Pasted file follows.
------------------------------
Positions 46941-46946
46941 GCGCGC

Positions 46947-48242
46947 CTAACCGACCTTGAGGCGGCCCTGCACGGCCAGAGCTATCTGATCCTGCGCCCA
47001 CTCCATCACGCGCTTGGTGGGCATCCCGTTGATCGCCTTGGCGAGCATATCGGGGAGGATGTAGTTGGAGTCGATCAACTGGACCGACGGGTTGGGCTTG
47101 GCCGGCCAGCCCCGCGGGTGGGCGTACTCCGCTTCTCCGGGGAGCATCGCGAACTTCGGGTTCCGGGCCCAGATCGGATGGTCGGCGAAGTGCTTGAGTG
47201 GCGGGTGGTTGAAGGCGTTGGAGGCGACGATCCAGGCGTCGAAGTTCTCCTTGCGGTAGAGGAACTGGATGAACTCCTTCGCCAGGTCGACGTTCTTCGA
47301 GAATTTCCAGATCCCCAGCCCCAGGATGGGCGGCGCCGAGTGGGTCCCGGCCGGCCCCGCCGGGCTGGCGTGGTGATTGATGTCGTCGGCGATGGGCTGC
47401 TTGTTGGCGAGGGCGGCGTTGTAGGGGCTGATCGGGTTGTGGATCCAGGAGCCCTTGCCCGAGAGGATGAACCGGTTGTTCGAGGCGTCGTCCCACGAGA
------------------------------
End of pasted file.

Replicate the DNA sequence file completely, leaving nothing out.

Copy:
Positions 46941-46946
46941 GCGCGC

Positions 46947-48242
46947 CTAACCGACCTTGAGGCGGCCCTGCACGGCCAGAGCTATCTGATCCTGCGCCCA
47001 CTCCATCACGCGCTTGGTGGGCATCCCGTTGATCGCCTTGGCGAGCATATCGGGGAGGATGTAGTTGGAGTCGATCAACTGGACCGACGGGTTGGGCTTG
47101 GCCGGCCAGCCCCGCGGGTGGGCGTACTCCGCTTCTCCGGGGAGCATCGCGAACTTCGGGTTCCGGGCCCAGATCGGATGGTCGGCGAAGTGCTTGAGTG
47201 GCGGGTGGTTGAAGGCGTTGGAGGCGACGATCCAGGCGTCGAAGTTCTCCTTGCGGTAGAGGAACTGGATGAACTCCTTCGCCAGGTCGACGTTCTTCGA
47301 GAATTTCCAGATCCCCAGCCCCAGGATGGGCGGCGCCGAGTGGGTCCCGGCCGGCCCCGCCGGGCTGGCGTGGTGATTGATGTCGTCGGCGATGGGCTGC
47401 TTGTTGGCGAGGGCGGCGTTGTAGGGGCTGATCGGGTTGTGGATCCAGGAGCCCTTGCCCGAGAGGATGAACCGGTTGTTCGAGGCGTCGTCCCACGAGA